Mise en oeuvre
Managing change at the last minute
This is not fiction. We’re 30 days away from the official launch of a client’s integrated solution. What should be a stimulating time is becoming quite stressful, due to a worrisome double whammy: nothing at all has been communicated thus far, and no training has been prepared. To be frank, absolutely no management initiative has been undertaken. What to do?
How to Take Charge of Change in 3 Steps
Build a more agile guidance strategy based on minimal actions:
- Enlist the help of the sponsor and the project manager to quickly identify key players
- Quickly meet with them to get an understanding of the project, the stakeholders, the issues and the risks
- Establish guiding principles for your actions
- Have essential points validated only by the key players in the project team, in order to accelerate the approval process
- Verbally share your detailed vision of what you want to accomplish (you won’t have time to document everything) and make sure your goals are operationally realistic
Strategically put it into practice while its content is being validated:
#1: Change management before, during and after
- Communicate the project’s vision to all groups involved. To do this effectively and quickly, I used technology and asked the president to shoot a brief video explaining the project’s vision. This allowed us to reach all employees in record time.
- Build the action plan only around those elements that are essential to the managers’ survival, i.e. preparatory activities prior to deployment, determining who will be there and when, in order to accompany them before and after the deployment. You should make sure that the people supporting the managers during and after are well informed about the realities on the ground. Since you won’t have time for impact analyses, these people will serve as “live feeds” to explain the impacts and implications to managers and employees throughout the deployment.
- Set up a network of change agents to at least be aware of grassroots concerns, in order to adjust your actions as you go along. Even on the eve of D-Day, this will make the difference.
#2: Communication is always key
- Prior to deployment, start by looking at the history of the project’s communication efforts (what, to whom, when, how) in order to be consistent in your future communications. At the very least, announce the operation’s key milestones and the major changes and benefits you expect for everyone involved. Because no impact analysis has been done, you’ll have neither the time nor the opportunity to provide details for each group.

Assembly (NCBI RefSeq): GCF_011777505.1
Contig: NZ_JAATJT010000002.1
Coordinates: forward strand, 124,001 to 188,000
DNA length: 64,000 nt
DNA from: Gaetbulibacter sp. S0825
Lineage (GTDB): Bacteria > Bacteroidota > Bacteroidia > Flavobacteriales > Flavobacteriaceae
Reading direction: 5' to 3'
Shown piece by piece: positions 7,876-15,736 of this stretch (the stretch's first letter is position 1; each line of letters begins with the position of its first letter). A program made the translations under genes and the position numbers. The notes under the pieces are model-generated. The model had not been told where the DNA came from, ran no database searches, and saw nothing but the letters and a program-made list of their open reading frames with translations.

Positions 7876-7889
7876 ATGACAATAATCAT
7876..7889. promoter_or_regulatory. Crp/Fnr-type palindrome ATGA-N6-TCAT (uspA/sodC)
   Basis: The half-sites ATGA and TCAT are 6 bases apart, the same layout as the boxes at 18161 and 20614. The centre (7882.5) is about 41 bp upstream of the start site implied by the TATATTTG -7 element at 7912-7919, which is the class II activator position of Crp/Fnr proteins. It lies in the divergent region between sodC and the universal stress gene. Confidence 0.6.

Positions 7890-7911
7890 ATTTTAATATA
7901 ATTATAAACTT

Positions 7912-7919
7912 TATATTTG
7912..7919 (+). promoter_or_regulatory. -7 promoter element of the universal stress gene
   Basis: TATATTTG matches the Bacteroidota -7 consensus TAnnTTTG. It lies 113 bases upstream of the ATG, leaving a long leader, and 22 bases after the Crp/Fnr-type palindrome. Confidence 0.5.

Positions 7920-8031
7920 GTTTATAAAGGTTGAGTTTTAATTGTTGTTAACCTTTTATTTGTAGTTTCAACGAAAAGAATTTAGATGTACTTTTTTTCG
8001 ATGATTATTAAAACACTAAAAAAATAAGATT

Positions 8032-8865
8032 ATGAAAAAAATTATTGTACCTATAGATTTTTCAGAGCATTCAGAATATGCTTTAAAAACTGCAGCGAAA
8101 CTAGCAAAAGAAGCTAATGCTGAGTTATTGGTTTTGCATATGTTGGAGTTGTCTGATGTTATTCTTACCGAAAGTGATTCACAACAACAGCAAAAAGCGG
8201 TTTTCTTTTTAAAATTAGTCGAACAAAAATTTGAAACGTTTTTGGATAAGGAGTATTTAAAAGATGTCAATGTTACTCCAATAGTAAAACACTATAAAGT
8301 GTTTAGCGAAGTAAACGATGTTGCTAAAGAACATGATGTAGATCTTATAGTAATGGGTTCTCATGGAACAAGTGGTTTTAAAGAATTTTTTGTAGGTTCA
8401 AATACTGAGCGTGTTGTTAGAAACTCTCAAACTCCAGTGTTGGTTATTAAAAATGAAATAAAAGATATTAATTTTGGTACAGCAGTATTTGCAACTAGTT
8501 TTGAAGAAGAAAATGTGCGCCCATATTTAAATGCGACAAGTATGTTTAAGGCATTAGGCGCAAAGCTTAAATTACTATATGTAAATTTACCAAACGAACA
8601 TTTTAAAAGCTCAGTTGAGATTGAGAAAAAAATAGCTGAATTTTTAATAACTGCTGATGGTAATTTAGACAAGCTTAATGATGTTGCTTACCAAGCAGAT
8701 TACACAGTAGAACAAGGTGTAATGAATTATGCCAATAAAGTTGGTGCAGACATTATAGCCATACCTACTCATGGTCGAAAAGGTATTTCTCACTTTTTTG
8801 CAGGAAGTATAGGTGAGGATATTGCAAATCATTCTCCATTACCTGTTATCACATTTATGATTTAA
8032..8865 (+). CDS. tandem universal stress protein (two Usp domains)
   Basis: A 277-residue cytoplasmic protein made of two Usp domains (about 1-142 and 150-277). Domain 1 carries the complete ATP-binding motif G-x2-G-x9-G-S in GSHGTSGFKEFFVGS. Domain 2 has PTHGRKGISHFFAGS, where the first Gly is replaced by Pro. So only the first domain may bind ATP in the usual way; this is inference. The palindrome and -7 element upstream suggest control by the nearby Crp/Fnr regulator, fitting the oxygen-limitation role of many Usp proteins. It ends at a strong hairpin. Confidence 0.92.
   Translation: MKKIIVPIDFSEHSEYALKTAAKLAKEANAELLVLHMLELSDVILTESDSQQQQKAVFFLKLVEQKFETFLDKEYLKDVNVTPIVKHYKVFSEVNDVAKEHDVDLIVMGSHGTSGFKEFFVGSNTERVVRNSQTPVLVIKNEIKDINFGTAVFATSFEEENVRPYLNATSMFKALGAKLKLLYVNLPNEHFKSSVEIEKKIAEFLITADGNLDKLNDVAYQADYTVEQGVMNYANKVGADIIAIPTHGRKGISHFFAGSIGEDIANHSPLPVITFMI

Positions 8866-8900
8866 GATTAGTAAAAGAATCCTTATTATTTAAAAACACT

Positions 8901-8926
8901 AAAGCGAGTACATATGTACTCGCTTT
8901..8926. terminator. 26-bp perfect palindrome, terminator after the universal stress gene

- After deployment, send a quick e-mail to talk about its success and – most importantly – to congratulate everyone involved.
#3: Training gives people power, even in emergency mode
- Ask managers to identify content experts who can quickly build training initiatives. My advice: assemble them all in the same room so they can help each other out. This will save you precious time when it comes to reviewing the content.
- You won’t have time to organize dry runs for trainers. Trust them and accept the fact that the first training session won’t be perfect. Try to attend that session in order to quickly identify opportunities for improvement.
Once the deployment is completed, breathe a sigh of relief, take some time to document the process – mistakes included – for posterity and to provide an example for similar projects in the future.
Breathe, visualize, and integrate the fruits of your labour.
The Risks of Not Managing Change Soon Enough
What did this slice of life teach us? With no impact analysis, we learned midway through the process that highly influential people were being impacted in a major way. They complained to management, and the project team had to spend lots of time with them after deployment to understand their gripes and find solutions ASAP, as some of them were threatening to stop coming to work.
Impact analyses are at the very heart of change management activities. That’s non-negotiable. They’ll help you anticipate the sparks – and even the fires – and serve as the basis for your communications and for your training content. Always keep this in mind.
When Should You Call on a Change Management Expert?
The golden rule says this should be done at the same time you’re choosing your integrated solution suppliers. This will help avoid having to manage everything in crisis mode. After all, such a stimulating project should never become stressful.
Enjoy your summer!